Olympic Park lockdown

You can also watch my most recent lockdown walk here.

Lockdown walk around Leyton using digital maps

I wanted to give my lockdown walks around the local area a bit of added interested and remembered a couple of great digital resources that reveal layers of information about the streets of London.

Firstly I explored Museum of London Archaeology’s Archaeology of Greater London interactive map which allows you to see the locations of archaeological finds from the prehistoric through to the medieaval period. Leyton and Leytonstone are relatively rich in prehistoric artefacts – mostly stone axes and flint shards, but there was also a Lower Paleolithic Floor at Walnut Tree House at the end of Francis Road, and a socketed Bronze Age Axe found on Murchison Road near the junction with Francis Road. I wondered if this had any relation to the Bronze Age settlement excavated at Oliver Close, Leyton not for away from Francis Road on the other side of the High Road.

Leyton archaeology lockdown walk

There was surprisingly little from later eras, however a decorared Saxon Tombstone was found on Leyton High Road near the junction with Lindley Road. This places it in the zone of what W.H Weston believes was the Saxon settlement, or ‘Tun’ that gives Leyton its name ‘Lea-Tun’. This is also close to the site of the Roman settlement found by estate workers in the grounds of Leyton Grange on the opposite side of the High Road.

The other layer to my lockdown walk was provided by the morbidly fascinating Bomb Sight interactive map that translates the London bomb census from October 1940 to June 1941 onto a navigable map, allowing you to identify individual buildings hit by World War Two bombs.

 

Last long walk before the Lockdown

This walk on Saturday 21st March feels like a very long time ago now. The pubs had been ordered to close the night before. Supermarket shelves were emptied in a frenzy of panic buying. Social distancing measures had recently been introduced. People had been urged to only use public transport for essential journeys. We knew the lockdown was imminent and that this was likely to be my last decent walk for a while.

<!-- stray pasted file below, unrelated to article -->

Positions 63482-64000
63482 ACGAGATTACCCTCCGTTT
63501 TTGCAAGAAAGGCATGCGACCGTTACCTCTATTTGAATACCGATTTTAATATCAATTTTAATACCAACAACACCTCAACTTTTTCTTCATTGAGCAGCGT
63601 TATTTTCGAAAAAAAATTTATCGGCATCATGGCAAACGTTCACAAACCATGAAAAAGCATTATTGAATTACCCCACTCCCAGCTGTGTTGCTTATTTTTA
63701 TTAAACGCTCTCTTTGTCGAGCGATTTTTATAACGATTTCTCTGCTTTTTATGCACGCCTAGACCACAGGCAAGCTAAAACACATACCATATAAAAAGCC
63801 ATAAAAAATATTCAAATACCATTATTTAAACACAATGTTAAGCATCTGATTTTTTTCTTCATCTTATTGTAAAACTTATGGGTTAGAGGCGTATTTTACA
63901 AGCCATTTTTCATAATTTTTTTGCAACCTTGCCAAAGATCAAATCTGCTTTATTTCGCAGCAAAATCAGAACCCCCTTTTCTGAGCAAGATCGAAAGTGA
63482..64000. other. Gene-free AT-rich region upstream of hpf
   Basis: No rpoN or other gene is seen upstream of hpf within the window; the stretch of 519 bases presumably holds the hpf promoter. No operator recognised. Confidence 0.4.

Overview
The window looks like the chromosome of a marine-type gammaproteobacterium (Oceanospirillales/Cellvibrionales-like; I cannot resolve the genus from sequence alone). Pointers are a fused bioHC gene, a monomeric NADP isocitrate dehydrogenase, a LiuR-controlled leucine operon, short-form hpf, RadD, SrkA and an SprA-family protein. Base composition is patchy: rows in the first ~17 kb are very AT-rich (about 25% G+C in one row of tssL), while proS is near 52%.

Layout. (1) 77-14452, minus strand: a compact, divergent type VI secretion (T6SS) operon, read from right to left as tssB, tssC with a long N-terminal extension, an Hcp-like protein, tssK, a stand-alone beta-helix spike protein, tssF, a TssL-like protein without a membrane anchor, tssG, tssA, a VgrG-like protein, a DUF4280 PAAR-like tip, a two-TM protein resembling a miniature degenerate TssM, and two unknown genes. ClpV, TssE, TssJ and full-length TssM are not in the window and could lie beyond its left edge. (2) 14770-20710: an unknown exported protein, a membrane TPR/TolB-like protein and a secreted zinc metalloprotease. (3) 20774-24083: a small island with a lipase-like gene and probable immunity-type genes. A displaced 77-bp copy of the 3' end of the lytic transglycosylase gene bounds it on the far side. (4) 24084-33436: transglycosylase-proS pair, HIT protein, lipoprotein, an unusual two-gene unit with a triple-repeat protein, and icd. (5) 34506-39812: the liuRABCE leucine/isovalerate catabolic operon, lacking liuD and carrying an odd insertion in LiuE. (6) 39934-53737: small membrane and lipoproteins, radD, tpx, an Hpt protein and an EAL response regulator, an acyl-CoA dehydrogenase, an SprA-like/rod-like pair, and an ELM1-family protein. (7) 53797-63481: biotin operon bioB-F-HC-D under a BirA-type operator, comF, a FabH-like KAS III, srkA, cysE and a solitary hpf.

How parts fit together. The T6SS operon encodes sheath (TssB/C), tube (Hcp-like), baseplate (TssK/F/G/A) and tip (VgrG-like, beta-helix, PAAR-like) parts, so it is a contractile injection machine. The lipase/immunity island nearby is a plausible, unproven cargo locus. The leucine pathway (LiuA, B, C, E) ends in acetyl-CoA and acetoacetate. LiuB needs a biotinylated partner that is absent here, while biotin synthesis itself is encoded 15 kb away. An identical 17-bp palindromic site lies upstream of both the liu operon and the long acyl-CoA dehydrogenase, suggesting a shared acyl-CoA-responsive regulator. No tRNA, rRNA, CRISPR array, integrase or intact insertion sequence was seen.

I wanted a route that took me out into nature and kept me clear of the crowds. It also needed to deliver me home without the need for public transport. My feet knew the way and trod a path through Epping Forest from Leytonstone to Highams Park then down through Woodford to the River Roding.

Lockdown walk

On the way out I passed Leytonstone House, which had been home to members of the Buxton Family from the late 18th Century until 1868. It’s where Edward North Buxton lived for a time before he moved to Buckhurst Hill and authored his definitive guide to Epping Forest in 1884. There’s a mulberry tree in the grounds of Leytonstone House that’d been adorned with brightly coloured tree dressings, I imagine to mark the Spring Equinox the day before.

There were an alarming number of people on Leyton Flats heading towards the Hollow Ponds drawn  by the arrival of Spring. The Gorse bushes and Blackthorn trees were in full blossom. I paid homage to the Birch Well and headed for Gilbert’s Slade, giving the crowds the slip in the process.

Crossing the North Circular I picked up a footpath I hadn’t used before running parallel to the road and followed it to new sections of the forest for me. The white noise of the road was oddly cleansing. Turning back through the thick trees of the forest, all was calm. The trees seemed to be murmuring that everything would be ok.

lockdown walk

After skirting Humphrey Repton’s Highams Park Lake it was time to make the turn over the ridge occupied by Woodford Green and cross into the Roding Valley. The streets slumbered like a deep Sunday afternoon in the 1950’s. Views over rooftops stretched to the far side of the river valley. The water tower at Claybury Hospital stood proud on its hill. Passing through the streets of Buckhurst Hill I found myself on Forest Edge, crossing tracks once more with E.N Buxton. Knighton Wood contains the remnants of the landscaped garden of his house.

lockdown walk

I eventually picked up the River Roding on the other side of Ray Park. Of all the many times I’ve walked the Roding between Wanstead and Buckhurst Hill I’ve only once walked it in a southerly direction, and that was 13 years ago. Today it was blissfully free of people. I stopped to pause just after passing Charlie Brown’s Roundabout. An Egret swooped low to the water and elegantly landed in the shade of an overhanging tree. For a moment it was as if everything was how it should be. All the troubles of the world were far away from that riverbank.

The Return to Modena

It’s strange to think of Modena in Coronavirus lockdown, even though we approach a similar situation here in London. My visit there in early December 2019 was a poignant return to the city where I’d lived with my wife from 2000-01. I hadn’t considered the symmetry of being there at the beginning of the new millennium and returning as its second decade ended. I was absconding into the past, stalking memories.